The exhibition also explores how the original medieval jewels (some of which went back as far as King Edgar’s coronation in 973) were destroyed by Oliver Cromwell in 1649 – the Coronation Spoon, the only remaining item, is on display; as is a Commonwealth era coin – created from the melted down gold of those ancient items.
Moving through ‘Guardians’, where we spot the uniform of a warden of the Crown Jewels at the tower from the 10 Queen’s Own Gurkha Logistic Regiment, we arrive in ‘Procession’ which, with a sweeping backdrop of clips from previous coronations, you cannot help but be overwhelmed with the grandeur of the pageantry, intensified by music we heard only weeks ago. Here we get to see much of the regalia used during the ceremony in Westminster. A cabinet shows ten Ceremonial Maces which are carried by the Serjeants at Arms, historic ceremonial royal bodyguards. Even today, a royal mace must be present for the UK Houses of Parliament to lawfully meet.
The Treasury, in which the Crowns are presented, has had several to-scale replicas added, able to be examined by touch and are to give those with visual impairments a better experience. These include the Cullinan I diamond from the top of the Sovereign’s Sceptre with Cross, St Edward’s Crown and Queen Mary II’s Orb.
Perhaps my favourite new ‘addition’ is ‘Queen Victoria’s Small Diamond Crown.’ This exquisite and unusually small crown, created by Garrard in 1870, is set with 1187 diamonds in a delicate silver frame. It was commissioned by the Queen herself to be worn above her ‘widow’s cap’ for the State Opening of Parliament in 1871. Since her beloved husband and consort, Prince Albert, died in 1861, Victoria had hidden herself away, and until she died some forty years later only wore black dresses and white jewels – diamonds and pearls set in silver. This is without doubt, an incredibly special and emotional piece of jewelry, lent for the exhibition by King Charles from the Royal Collection, that we are privileged to see in this very magnificent display of majesty.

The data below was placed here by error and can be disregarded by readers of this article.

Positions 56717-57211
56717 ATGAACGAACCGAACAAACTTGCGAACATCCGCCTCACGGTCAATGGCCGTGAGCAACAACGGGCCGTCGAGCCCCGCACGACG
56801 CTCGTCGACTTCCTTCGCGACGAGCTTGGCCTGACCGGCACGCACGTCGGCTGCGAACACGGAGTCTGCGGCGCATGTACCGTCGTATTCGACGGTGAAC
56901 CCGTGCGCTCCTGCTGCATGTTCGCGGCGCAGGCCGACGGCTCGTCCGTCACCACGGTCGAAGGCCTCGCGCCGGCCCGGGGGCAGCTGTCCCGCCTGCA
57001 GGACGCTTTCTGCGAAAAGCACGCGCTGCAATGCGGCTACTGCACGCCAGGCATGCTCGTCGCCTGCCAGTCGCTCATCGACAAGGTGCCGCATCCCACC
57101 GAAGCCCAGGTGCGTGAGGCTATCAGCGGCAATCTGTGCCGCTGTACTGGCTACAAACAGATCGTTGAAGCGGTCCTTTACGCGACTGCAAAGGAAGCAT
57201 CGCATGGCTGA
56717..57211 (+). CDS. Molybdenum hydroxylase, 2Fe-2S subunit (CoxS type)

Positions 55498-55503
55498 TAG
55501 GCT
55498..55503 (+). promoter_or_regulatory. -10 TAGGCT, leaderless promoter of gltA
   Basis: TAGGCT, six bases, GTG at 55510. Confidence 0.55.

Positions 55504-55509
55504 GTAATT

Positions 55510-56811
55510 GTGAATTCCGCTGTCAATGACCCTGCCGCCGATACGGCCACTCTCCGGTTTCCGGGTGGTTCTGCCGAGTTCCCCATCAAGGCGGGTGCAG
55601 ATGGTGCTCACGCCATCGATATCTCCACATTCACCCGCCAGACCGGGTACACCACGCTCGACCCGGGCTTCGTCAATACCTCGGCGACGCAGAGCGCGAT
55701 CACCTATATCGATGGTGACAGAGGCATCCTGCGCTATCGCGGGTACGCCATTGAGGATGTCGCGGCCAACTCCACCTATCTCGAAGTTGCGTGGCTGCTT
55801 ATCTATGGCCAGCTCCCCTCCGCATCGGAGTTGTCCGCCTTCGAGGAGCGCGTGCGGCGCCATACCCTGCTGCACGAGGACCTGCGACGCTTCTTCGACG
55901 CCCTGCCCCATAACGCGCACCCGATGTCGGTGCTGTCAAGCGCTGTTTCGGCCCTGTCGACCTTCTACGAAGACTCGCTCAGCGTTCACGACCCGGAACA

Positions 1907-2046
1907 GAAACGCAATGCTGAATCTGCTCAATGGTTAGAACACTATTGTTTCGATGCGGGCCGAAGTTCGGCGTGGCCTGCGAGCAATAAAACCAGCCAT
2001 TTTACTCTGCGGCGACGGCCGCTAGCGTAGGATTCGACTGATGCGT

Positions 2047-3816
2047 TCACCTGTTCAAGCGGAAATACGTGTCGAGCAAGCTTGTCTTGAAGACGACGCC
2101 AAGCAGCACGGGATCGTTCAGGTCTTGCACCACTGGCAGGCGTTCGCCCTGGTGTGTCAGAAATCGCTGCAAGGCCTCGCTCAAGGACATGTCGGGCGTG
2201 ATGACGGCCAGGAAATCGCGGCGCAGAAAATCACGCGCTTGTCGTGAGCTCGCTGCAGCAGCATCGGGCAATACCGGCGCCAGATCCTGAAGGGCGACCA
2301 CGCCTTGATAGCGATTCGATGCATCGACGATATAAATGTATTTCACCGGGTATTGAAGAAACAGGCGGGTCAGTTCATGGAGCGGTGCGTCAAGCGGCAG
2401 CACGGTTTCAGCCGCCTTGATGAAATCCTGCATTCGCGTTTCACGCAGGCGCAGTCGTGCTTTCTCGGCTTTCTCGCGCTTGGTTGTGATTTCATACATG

Charles Farris, Public Historian for the History of the Monarchy at Historic Royal Palaces, explains “The new Jewel House transformation will present the rich history of this magnificent collection with more depth and detail than ever before. With 2023 witnessing the first Coronation in 70 years, there has never been a better time for people to come and learn about the jewels and to appreciate these awe-inspiring objects in person.”
Whilst Suzanne Martinez of Lang Antiques in San Francisco believes that “The Crown Jewels are arguably the most historically significant pieces in the world – have long captivated American vintage jewelry lovers since we have no equivalent, so visitors from the USA will be thrilled to visit the new exhibition and immerse themselves in the experience, if traveling to London.”
With the millions of visitors who see these ‘awe-inspiring objects’ each year – it just goes to show the majesty and the mystery of monarchy and natural diamonds still intrigue and overwhelm us today. I for one can’t wait to go back and soak up the spectacle all over again.
The new Jewel House exhibition opens Friday 26th May and is included in the general admission of The Tower of London.